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Frederick H. Dyer, Compendium of the War of the Rebellion: Regimental Histories 40 0 Browse Search
James D. Porter, Confederate Military History, a library of Confederate States Military History: Volume 7.1, Tennessee (ed. Clement Anselm Evans) 10 0 Browse Search
Philip Henry Sheridan, Personal Memoirs of P. H. Sheridan, General, United States Army . 8 0 Browse Search
Rebellion Record: a Diary of American Events: Documents and Narratives, Volume 11. (ed. Frank Moore) 8 0 Browse Search
Charles A. Nelson , A. M., Waltham, past, present and its industries, with an historical sketch of Watertown from its settlement in 1630 to the incorporation of Waltham, January 15, 1739. 6 0 Browse Search
John Bell Hood., Advance and Retreat: Personal Experiences in the United States and Confederate Armies 6 0 Browse Search
Edward H. Savage, author of Police Recollections; Or Boston by Daylight and Gas-Light ., Boston events: a brief mention and the date of more than 5,000 events that transpired in Boston from 1630 to 1880, covering a period of 250 years, together with other occurrences of interest, arranged in alphabetical order 4 0 Browse Search
The Daily Dispatch: December 9, 1862., [Electronic resource] 4 0 Browse Search
Robert Underwood Johnson, Clarence Clough Buell, Battles and Leaders of the Civil War. Volume 4. 4 0 Browse Search
The Atlanta (Georgia) Campaign: May 1 - September 8, 1864., Part I: General Report. (ed. Maj. George B. Davis, Mr. Leslie J. Perry, Mr. Joseph W. Kirkley) 4 0 Browse Search
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Browsing named entities in James D. Porter, Confederate Military History, a library of Confederate States Military History: Volume 7.1, Tennessee (ed. Clement Anselm Evans). You can also browse the collection for Mill Creek (Tennessee, United States) or search for Mill Creek (Tennessee, United States) in all documents.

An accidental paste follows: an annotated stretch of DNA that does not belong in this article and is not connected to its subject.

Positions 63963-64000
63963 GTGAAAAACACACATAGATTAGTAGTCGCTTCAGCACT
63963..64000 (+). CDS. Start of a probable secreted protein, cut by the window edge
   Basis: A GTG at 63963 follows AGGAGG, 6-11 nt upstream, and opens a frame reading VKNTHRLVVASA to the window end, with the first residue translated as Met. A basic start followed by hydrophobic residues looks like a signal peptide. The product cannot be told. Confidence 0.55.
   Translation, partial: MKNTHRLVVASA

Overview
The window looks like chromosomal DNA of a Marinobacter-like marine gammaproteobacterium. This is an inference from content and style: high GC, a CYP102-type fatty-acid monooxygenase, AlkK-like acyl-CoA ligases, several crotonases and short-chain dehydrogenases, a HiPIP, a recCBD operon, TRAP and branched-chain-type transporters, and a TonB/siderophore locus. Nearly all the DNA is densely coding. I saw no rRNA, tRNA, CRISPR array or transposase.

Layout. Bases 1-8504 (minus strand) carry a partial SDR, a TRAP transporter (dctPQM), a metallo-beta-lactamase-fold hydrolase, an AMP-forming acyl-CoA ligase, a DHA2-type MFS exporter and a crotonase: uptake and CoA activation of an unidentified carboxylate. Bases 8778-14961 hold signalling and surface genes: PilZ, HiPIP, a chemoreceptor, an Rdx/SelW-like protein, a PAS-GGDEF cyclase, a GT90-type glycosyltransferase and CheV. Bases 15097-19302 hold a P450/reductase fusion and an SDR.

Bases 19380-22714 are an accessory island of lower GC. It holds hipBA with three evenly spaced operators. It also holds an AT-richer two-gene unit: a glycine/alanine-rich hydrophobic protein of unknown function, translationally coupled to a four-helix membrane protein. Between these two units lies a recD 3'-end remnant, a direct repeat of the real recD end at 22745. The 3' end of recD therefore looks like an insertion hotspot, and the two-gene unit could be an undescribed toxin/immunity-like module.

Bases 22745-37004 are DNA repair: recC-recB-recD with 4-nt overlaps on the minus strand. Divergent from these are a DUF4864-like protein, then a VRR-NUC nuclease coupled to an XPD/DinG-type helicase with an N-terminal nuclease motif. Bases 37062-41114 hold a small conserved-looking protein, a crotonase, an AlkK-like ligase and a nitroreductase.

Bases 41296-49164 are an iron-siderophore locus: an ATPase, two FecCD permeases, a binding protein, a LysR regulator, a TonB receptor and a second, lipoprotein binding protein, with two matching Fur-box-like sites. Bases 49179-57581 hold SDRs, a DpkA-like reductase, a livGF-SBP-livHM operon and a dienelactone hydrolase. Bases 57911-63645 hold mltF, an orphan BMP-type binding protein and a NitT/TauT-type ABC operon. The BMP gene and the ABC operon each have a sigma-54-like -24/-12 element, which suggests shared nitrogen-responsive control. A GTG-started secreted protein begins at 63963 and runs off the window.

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reinforced by the divisions of Major-Generals Loring and French, commanded by Lieutenant-General Polk, and known thereafter as Polk's corps. On the 5th the Confederate troops were formed to receive the enemy; Stewart's and Bate's divisions in Mill creek gap, and Cheatham on Stewart's right, occupying a mile on the crest of the mountain. The assault on Stewart and Bate was repulsed, but Cheatham and Bate were constantly skirmishing until the night of the 12th. On the 8th an attack was made ssault on the 9th by a large force advancing in column. General Johnston says it was met with the firmness always displayed where Pettus or Brown commanded and their troops fought. At 9:40 p. m., Major-General Hooker, reporting his failure at Mill creek gap (defended by Stewart, Cheatham and Bate) to General Sherman, said: General Geary failed to take it; with his force it is impossible. On the 16th General Hooker reported that his loss up to the 15th was 760 wounded. On the night of the 1
e the Eighth Texas and the Fourth Tennessee, the gallant Col. Baxter Smith commanding the brigade, bore down upon the enemy's left and front. The enemy was routed and driven back in disorder upon his reserves, and our only line of retreat over Mill creek was made secure. This action of the 21st was one of the most gallant of the war, the last one in which the troops of the army of Tennessee participated. It was an exhibition of the dash and courage and the best qualities of the Southern soltempted to seize Johnston's line of retreat, just three times the force of the Confederates, with Schofield's army in supporting distance, the combined force exceeding 75,000 men. In the early morning of the 22d, General Johnston retired across Mill creek and formed line again, but the enemy made no effort to advance. In the three days fighting, Johnston's army lost 223 killed, 1,467 wounded, 653 missing; and captured 903 prisoners, with their arms, and 3 pieces of artillery. Sherman must have
eard's to join him. When they do come I will have about 1,200 cavalry, and Mr. Forrest shall have no rest. I will hunt him myself. Fortunately for General Nelson, he never found him. Forrest rested a few days at McMinnville, then left there on the 18th with 700 effective troops and moved on Lebanon, Tenn., which he occupied unmolested for two days, the Federal forces having hastily retired. On the 21st he moved to within a few miles of Nashville, destroyed the railroad bridges across Mill creek, skirmished with the garrison at Antioch, captured 97 prisoners, frightened the garrison at Nashville and retired in order. On his return to McMinnville he sent a flag of truce to Murfreesboro. But he could not be found. Gen. Frank C. Armstrong reported from Middleburg, Tenn., on the 1st of September, 1862: Just finished whipping the enemy in front of Bolivar. Ran him in town and captured 71 prisoners, of whom 4 were commissioned officers. Among the Federal dead were two colonels.